May We Recommend: Preserved Lemons
During this time of social distancing, almost everyone I know is home, cooking more and trying to make use of leftovers and grocery staples.
That’s why it is the perfect time to make preserved lemons. You may think this Moroccan specialty is too esoteric or unnecessary but it is actually extremely versatile and can perk up a dish from freshly roasted chicken to homemade hummus to a salad or casserole made from leftovers.
Preserved lemons are easy to make, although they do take some time to ripen. They also last a long time (at least 6 months in the refrigerator). The basic recipe calls for only two ingredients: lemons and salt; easy items to get if they aren’t already permanent staples at your house.
There are fancy ways to cut the lemons for preserving (many recipes advise you to cut the lemons but leave them intact at the base). I just cut the lemons into quarters because they fit inside a jar better. Also, when you’re ready to use some in a recipe, it’s easier to pick out a lemon quarter than pull an intact lemon apart.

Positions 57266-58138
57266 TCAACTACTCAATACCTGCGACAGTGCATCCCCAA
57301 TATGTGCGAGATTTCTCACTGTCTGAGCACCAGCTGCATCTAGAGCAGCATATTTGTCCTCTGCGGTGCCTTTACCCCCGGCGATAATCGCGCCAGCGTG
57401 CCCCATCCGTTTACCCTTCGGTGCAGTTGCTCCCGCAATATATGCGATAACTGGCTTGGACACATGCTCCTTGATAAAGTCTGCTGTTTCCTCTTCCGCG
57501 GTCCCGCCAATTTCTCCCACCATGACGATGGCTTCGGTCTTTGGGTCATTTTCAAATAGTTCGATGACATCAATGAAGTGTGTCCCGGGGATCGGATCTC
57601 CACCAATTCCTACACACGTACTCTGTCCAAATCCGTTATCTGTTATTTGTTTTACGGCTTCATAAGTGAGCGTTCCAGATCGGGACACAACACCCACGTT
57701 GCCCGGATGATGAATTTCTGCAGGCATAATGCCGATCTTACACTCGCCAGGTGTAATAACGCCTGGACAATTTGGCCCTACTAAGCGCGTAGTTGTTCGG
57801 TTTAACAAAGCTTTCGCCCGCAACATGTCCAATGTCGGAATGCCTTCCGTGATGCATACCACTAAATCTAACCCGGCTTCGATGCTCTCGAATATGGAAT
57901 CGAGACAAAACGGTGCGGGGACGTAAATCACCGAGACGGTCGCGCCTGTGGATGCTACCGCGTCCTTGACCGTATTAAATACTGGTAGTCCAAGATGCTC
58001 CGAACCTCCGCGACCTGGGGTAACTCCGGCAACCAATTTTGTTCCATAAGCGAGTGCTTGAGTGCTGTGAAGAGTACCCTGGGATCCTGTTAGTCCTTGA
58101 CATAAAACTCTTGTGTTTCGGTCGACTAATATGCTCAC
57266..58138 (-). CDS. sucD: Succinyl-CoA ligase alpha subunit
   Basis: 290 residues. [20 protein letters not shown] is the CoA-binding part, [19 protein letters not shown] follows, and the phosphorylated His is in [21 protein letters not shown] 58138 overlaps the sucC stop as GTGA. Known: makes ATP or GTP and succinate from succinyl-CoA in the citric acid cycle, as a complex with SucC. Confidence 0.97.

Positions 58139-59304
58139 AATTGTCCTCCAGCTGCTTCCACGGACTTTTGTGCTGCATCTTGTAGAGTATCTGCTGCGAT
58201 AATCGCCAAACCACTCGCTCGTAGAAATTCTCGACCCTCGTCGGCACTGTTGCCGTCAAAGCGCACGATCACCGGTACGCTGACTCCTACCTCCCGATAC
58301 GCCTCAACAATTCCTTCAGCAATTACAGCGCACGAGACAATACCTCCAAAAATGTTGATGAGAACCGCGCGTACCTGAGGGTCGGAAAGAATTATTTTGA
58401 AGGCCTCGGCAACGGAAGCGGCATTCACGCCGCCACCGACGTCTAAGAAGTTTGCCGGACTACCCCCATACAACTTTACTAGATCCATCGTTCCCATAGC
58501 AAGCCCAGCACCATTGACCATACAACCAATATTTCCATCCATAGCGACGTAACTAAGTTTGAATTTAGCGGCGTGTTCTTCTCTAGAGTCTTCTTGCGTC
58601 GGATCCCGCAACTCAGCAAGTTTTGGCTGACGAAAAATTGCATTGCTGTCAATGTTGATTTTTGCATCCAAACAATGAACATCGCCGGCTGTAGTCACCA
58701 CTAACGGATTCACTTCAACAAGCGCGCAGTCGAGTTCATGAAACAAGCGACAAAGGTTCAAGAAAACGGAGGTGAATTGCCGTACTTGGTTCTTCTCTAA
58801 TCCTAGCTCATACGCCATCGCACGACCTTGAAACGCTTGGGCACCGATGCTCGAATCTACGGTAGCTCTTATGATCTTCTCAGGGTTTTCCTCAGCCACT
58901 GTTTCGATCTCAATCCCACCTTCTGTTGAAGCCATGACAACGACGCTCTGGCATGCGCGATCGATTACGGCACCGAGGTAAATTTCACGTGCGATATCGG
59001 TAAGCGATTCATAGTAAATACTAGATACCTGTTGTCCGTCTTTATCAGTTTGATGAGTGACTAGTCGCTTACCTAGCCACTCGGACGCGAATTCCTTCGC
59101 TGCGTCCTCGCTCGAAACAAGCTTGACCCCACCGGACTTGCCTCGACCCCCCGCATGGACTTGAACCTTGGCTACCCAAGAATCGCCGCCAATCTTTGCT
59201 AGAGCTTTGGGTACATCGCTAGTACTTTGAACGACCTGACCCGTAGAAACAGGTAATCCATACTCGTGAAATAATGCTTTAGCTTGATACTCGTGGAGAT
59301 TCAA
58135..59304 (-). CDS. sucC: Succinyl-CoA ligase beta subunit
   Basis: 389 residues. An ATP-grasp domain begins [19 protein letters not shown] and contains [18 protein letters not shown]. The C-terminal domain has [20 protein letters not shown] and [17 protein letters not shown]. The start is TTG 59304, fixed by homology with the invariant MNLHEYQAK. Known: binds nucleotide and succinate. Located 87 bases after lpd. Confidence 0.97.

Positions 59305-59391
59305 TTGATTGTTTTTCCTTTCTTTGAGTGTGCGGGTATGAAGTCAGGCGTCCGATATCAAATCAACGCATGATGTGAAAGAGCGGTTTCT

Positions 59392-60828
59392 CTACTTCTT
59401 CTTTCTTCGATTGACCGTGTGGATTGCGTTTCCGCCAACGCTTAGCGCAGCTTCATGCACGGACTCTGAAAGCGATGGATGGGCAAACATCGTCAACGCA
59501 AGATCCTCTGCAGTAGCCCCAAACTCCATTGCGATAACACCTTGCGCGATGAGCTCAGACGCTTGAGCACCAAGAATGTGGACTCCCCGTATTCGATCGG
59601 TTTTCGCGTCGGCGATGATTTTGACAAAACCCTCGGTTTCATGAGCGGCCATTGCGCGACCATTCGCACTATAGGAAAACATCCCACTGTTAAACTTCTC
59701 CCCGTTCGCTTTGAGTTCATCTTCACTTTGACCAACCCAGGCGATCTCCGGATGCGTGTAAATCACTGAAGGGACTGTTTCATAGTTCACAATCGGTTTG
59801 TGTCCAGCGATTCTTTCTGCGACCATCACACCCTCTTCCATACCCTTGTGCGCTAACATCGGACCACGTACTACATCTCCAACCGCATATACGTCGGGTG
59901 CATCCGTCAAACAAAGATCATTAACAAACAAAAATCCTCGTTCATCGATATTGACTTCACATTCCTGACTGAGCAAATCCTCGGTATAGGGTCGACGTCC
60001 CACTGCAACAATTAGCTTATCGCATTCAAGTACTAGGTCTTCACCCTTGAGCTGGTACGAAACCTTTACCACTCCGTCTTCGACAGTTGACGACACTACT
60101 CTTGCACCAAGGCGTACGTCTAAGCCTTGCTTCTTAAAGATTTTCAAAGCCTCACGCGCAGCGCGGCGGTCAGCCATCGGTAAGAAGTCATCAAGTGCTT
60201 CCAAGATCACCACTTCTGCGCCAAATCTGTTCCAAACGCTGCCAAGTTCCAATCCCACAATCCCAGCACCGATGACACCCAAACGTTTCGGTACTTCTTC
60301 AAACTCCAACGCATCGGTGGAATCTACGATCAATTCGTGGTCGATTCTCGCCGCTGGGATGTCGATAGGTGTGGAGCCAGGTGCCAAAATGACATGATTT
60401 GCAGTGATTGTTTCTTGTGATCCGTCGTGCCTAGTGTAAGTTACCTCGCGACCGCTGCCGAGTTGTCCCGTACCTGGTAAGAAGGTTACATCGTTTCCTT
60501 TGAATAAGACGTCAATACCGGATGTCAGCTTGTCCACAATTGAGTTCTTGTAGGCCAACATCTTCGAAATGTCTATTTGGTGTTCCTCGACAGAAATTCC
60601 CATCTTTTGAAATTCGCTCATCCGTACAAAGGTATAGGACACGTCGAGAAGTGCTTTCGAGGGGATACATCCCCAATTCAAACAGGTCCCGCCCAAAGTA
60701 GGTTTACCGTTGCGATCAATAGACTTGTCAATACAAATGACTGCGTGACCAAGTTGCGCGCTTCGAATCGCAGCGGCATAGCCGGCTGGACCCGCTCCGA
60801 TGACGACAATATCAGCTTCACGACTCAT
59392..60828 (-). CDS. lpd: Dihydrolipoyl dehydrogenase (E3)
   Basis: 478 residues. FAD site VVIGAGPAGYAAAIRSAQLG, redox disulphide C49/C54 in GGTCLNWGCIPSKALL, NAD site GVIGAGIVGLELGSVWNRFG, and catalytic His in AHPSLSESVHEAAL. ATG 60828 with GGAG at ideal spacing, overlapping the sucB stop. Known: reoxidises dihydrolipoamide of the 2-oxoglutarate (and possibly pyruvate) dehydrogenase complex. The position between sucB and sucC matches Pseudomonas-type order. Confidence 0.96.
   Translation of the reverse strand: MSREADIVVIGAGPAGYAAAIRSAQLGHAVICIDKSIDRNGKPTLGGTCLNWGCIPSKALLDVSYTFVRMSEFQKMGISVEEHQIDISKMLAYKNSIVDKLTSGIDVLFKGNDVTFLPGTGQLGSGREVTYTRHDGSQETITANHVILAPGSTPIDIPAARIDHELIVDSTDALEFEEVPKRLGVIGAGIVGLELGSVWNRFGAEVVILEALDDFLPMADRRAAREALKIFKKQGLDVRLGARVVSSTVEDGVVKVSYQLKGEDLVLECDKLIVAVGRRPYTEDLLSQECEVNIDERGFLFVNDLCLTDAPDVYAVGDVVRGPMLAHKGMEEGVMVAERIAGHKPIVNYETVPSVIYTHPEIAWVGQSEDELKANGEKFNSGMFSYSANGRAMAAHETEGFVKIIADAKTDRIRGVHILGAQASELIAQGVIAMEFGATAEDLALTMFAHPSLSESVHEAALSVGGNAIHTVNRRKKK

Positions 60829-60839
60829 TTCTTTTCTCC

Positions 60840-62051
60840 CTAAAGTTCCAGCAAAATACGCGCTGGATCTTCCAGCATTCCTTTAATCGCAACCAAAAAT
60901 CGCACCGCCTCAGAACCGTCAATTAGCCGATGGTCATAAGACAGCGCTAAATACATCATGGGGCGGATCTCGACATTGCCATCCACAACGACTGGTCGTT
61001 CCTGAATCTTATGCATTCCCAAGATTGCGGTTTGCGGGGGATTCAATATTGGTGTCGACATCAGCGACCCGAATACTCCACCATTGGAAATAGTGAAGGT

You can add all sorts of ingredients to spike the flavor, including bay leaf, fresh chili pepper, spices such as cinnamon, coriander seeds, and cloves, and so on. I advise starting with a plain recipe. You don’t have to make a whole recipe either – make half and see if this is something you like. Also, I don’t like to fuss with canning and sterilizing, so I use a glass jar and cover, fresh from the dishwasher, and store them in the fridge.
A classic Moroccan dish pairs braised chicken with preserved lemons, but here are some other delicious many ways to use them: sprinkle some (finely chopped) over roasted vegetables (especially cauliflower); pasta (you can also add mozzarella cheese, olives, or capers); potatoes (baked russets, salad, fries, roasted peeled cubes, and hash browns); white beans; salads (especially with couscous, pasta, potatoes, beans, and green vegetables such as kale or spinach). I’ve also used whole pieces (coarsely cut) as a base for roasted fish and chicken.
The recipe below is my tried and true one; before you use the lemon quarter, remove it from the jar (use a tongs or fork), rinse under cold water and remove any remaining flesh – it’s the peel you’re after.
Enjoy the extra time you might have these days and make this simple recipe – it’s kid-friendly, so you can involve the family too.
Ronnie Fein is a cookbook author, food writer and cooking teacher in Stamford. She is the author of The Modern Kosher Kitchen and Hip Kosher. Visit her food blog, Kitchen Vignettes, at www.ronniefein.com, friend on Facebook at RonnieVailFein, Twitter at @RonnieVFein, Instagram at RonnieVFein.